THE MDC-T leadership feud looks set to go to the wire after party Vice President Thokozani Khuphe vowed Wednesday to take acting party leader Nelson Chamisa head-on.
Khuphe described the opposition's disputed new leader as no more than late President Morgan Tsvangirai's personal assistant.
She was speaking during an interview with Voice of America's Studio 7.
The Bulawayo legislator was Tuesday physically attacked by MDC-T fanatics rooting for a Chamisa take-over following Tsvangirai's death.
The widely condemned incident happened during the last moments of the ex-Prime Minister's funeral wake in Buhera.
But Khuphe emerged from her ordeal to declare she was the only legitimate VP in the opposition who should ordinarily be seized with plans to convene an extra-ordinary congress which will decide on a new party leader.
Khuphe said she was sticking to her plans to call for the congress which Chamisa and his camp have since dismissed.
She did not mince her words in linking her attack to Chamisa's fanatical followers.
"For goodness me (sic), Chamisa was unconstitutionally elected as a Vice President and I want to put this record straight; when the President (Tsvangirai) appointed him, I was very clear to the President that I do not recognise him because there is no provision in the constitution which says 'you can appoint a Vice President.
"So as far as I am concerned, he (Chamisa) is your personal assistant. He doesn't exist. But that same person is now coming back and trying to usurp powers using violence. I am not going to accept that!"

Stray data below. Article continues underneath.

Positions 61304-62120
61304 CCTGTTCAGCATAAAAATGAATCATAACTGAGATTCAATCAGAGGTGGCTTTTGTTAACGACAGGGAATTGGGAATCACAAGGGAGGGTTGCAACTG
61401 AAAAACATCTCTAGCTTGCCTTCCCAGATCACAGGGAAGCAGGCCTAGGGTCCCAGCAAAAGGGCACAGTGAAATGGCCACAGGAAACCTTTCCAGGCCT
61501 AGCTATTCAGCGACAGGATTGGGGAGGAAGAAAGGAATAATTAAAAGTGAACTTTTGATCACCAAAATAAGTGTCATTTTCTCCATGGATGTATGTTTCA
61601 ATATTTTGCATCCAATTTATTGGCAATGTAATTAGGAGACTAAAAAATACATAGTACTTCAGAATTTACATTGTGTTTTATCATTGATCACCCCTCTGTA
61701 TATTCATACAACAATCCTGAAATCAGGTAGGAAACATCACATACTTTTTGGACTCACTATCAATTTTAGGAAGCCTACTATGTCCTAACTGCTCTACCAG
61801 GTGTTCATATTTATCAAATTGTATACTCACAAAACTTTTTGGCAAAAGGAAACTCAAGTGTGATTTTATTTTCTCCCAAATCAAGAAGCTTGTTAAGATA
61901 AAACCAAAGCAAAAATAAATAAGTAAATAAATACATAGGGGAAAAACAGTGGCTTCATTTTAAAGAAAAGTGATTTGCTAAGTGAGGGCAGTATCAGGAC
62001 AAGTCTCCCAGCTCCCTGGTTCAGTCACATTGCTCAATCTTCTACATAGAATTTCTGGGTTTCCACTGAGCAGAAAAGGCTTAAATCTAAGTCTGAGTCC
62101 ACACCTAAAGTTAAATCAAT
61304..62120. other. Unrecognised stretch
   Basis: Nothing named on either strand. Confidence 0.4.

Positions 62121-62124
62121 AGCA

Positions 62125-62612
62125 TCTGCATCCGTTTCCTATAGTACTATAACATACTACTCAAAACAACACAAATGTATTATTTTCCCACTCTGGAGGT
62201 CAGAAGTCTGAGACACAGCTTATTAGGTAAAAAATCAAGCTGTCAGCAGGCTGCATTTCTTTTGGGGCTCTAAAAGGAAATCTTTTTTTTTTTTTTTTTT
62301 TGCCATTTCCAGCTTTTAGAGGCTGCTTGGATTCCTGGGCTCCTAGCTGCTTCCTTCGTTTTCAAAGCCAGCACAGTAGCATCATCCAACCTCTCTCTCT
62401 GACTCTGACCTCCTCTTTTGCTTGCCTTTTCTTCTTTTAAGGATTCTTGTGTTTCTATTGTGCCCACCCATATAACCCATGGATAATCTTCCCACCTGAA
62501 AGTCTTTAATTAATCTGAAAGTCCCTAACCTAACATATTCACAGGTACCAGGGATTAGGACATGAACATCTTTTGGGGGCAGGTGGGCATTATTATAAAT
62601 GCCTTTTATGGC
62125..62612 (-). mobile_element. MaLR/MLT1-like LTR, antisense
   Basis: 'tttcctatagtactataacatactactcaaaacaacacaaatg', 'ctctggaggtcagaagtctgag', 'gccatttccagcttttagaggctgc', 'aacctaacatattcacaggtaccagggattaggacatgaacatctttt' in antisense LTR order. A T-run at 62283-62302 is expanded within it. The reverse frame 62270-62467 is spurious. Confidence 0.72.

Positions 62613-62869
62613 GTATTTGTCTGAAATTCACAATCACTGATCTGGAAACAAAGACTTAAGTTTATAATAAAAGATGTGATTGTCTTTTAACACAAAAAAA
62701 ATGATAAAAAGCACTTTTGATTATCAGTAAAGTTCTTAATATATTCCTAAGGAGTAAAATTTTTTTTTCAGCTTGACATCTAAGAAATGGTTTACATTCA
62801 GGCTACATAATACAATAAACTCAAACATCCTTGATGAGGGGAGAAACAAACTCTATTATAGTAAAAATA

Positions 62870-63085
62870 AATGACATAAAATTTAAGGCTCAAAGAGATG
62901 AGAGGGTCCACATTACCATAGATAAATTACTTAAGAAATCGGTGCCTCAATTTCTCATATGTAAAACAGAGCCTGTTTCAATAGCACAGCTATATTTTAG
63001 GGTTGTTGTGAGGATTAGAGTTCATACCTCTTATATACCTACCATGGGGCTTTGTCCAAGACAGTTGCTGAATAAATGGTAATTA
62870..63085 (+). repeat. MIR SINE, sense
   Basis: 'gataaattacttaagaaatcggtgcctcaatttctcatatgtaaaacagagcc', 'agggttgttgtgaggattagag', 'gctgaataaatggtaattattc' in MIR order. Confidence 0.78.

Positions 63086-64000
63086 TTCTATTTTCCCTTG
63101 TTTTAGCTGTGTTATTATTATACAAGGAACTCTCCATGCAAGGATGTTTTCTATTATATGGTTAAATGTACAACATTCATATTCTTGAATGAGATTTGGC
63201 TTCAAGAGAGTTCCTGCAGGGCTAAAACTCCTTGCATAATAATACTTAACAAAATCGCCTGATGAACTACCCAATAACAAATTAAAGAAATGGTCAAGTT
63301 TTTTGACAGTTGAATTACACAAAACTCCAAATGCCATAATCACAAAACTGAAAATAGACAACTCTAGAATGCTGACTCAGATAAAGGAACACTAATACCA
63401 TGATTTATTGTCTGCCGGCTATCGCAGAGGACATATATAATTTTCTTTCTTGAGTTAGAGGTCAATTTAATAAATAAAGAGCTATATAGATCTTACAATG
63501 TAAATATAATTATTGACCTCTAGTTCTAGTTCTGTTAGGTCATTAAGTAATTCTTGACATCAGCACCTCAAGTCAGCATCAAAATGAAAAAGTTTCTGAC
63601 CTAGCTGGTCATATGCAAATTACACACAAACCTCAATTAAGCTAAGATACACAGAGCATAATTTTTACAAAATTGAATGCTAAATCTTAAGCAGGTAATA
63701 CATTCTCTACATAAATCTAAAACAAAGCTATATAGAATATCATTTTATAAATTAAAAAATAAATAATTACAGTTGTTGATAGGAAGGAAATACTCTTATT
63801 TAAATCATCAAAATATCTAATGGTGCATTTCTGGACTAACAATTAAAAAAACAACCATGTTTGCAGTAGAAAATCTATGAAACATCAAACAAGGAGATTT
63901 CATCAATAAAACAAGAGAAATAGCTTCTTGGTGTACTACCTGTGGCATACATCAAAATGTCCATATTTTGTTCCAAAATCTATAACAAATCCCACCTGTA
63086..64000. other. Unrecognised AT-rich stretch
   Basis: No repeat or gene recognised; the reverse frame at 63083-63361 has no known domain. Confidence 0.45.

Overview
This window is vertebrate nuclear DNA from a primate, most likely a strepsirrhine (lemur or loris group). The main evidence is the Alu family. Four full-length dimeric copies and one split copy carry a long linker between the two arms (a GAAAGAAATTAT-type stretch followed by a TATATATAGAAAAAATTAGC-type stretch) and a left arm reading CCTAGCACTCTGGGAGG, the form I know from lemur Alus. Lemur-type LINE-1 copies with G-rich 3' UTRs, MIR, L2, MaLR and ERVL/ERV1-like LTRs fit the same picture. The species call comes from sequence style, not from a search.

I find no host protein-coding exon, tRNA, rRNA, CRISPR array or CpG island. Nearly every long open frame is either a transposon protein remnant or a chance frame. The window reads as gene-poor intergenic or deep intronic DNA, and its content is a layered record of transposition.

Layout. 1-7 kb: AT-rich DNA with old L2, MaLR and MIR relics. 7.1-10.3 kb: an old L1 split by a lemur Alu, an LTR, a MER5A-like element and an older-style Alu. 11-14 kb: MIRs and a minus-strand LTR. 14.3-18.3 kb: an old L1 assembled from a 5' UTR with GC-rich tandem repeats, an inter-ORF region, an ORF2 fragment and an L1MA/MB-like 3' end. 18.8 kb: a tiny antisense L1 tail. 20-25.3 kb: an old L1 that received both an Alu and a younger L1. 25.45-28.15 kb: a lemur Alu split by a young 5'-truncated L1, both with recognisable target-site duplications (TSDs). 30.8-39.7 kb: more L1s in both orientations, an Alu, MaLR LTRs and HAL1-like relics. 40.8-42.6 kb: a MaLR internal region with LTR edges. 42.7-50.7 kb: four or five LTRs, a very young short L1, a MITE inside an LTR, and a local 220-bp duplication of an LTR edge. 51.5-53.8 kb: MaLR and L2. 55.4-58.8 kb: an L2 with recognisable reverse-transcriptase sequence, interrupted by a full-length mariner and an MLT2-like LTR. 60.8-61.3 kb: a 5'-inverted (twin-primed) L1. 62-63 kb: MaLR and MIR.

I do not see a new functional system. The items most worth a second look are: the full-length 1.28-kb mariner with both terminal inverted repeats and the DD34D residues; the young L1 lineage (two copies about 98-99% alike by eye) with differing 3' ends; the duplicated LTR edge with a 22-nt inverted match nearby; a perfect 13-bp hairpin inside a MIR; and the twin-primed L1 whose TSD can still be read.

Khuphe said party followers linked to Chamisa resented the takeover of a Ndebele and a woman at the same time to becoming President.
She added, "I want to stop that notion of saying a Ndebele person cannot be a President, of saying a woman cannot be a President.
"I want to tell them this very minute that even though I am a Ndebele girl, even though I am a woman, I can be a President."
The former deputy Prime Minister accused her colleagues of all abandoning Harvest House, the party headquarters, during the 2008 Presidential run-off violence leaving her to receive and comfort party supporters who had been hounded out of their rural homes through state sponsored violence.
She said she was the top party leader who ran around ensuring victims of the violence period which claimed an estimated 200 party supporters had food and were being admitted to hospitals.
At the time, Tsvangirai, who had posted a shock victory over Mugabe, although not enough to avoid a run-off, had fled to neighbouring Botswana fearing for his life.